This module aims to provide you with a critical understanding of how international and regional organisations function to maintain international peace and security. You will critically analyse how states cooperate in the context of these organisation and how they respond to global and regional security challenges.

More information

AT7039 -

International Law and Global Justice (Optional,30 Credits)

This module will engage with the political dilemmas we face in international relations today, and the concept, theories and practices that inform our decision-making in response. You will analyse a range of issues, such as the question of global solidarity in relation to issues such as under-development, natural catastrophes, conflict or human rights violations, the relative significance of culture, sovereignty and self-determination, and concepts such as consent, responsibility and autonomy.
You will investigate these dilemmas in light of international law, (power) politics and ethics, and how each inform, enable or constrain action. You will develop an appreciation of the problem of the indeterminateness of our knowledge of specific issues that despite their indeterminateness still require political action (including non-action).

More information

AT7040 -

Theorising International Relations, Conflict and Security (Core,30 Credits)

In this module, you will investigate how scholars have conceptualised international relations, as well as conflict and war as key phenomena within it. You will gain a firm grounding in the discipline by critically analysing the foundations of structural and post-structural/critical theories if you have not studied International Relations before. If you have prior knowledge of International Relations theory, you will deepen your knowledge and understanding of theories by approaching them in a way that focuses on conceptual similarities and differences, analysing themes, as well as ontological, epistemological and methodological differences.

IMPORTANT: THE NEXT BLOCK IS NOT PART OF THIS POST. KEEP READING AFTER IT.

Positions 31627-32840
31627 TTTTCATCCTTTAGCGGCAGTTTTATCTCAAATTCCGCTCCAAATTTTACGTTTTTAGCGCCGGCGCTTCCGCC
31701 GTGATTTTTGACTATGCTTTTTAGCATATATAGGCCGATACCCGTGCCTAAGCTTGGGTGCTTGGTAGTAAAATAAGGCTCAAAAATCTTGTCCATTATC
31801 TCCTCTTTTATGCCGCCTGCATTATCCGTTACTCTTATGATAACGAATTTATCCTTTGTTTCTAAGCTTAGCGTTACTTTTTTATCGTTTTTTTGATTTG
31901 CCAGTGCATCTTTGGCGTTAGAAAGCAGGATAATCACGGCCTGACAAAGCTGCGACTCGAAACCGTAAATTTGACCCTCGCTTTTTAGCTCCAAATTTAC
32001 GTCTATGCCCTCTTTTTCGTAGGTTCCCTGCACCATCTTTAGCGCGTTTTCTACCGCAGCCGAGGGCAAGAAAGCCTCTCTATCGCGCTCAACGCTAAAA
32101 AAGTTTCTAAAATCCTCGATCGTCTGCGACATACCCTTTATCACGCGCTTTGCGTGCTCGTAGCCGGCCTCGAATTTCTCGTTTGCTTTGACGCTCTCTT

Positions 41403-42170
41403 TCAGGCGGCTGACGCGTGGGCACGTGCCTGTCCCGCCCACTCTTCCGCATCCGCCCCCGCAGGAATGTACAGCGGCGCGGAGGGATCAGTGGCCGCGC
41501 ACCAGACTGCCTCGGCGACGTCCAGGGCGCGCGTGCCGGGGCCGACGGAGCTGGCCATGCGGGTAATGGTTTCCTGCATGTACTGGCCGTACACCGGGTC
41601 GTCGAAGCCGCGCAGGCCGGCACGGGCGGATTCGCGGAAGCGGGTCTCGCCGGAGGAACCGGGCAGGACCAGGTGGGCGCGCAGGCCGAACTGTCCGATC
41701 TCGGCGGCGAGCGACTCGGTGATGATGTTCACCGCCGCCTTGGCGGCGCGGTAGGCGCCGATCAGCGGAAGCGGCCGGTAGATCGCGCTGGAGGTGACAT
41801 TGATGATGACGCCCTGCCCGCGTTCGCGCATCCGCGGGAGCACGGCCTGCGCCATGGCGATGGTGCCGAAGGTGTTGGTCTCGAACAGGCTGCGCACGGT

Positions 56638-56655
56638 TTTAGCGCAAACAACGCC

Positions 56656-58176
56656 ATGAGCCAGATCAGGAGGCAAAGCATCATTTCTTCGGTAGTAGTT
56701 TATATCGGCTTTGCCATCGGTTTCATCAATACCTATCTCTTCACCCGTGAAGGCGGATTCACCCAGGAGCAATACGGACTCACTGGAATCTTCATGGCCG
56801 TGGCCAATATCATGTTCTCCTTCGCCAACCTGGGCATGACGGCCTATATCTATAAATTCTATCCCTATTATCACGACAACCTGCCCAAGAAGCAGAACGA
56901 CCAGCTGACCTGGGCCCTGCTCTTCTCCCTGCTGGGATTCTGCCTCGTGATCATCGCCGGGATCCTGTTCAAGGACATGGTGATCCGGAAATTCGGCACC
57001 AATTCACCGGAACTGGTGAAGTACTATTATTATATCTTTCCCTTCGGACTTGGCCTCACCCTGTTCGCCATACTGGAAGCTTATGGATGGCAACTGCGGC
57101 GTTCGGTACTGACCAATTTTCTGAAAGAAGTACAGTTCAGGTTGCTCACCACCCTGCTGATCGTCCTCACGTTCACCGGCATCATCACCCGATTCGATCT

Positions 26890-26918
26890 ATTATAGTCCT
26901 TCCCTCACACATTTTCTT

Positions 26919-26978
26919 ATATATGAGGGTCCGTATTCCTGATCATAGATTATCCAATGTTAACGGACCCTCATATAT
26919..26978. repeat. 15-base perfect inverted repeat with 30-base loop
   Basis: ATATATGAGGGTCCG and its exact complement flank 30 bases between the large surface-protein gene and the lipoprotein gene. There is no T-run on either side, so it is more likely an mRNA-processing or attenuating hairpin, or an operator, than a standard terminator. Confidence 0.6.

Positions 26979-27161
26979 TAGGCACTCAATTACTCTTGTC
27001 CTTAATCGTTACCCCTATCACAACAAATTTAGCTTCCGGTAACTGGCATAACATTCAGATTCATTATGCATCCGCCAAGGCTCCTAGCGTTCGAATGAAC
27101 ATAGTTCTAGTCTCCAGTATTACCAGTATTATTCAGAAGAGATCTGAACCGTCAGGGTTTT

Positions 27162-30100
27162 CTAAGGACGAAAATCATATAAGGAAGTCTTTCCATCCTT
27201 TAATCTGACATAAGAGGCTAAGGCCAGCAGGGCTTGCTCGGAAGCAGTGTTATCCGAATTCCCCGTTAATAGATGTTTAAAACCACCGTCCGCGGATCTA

You will study structural theories such as those of the Realist and Liberal schools, including variants such as the English School and Constructivism, as well as post-structural and critical theories, such as Critical Theory, postmodernism, feminism, post-colonialism, international political theory. You will engage with Waltz’ three images and gain an overview over theories of the causes of war.

More information

AT7041 -

Social Sciences Postgraduate Dissertation (Core,60 Credits)

In this module you will demonstrate advanced and independent critical thinking skills about the research process and a specific, substantial topic of your choice. In doing so you will develop robust, coherent and substantiated, advanced academic arguments in an identifiable area of enquiry. There are a number of options for the dissertation: literature-based, empirical, or placement-based dissertations. In formulating, research, and writing your dissertation you will be guided by your dissertation supervisor. The dissertation is the culmination of your taught experience and will enable you to deploy the skills develop during the taught programme.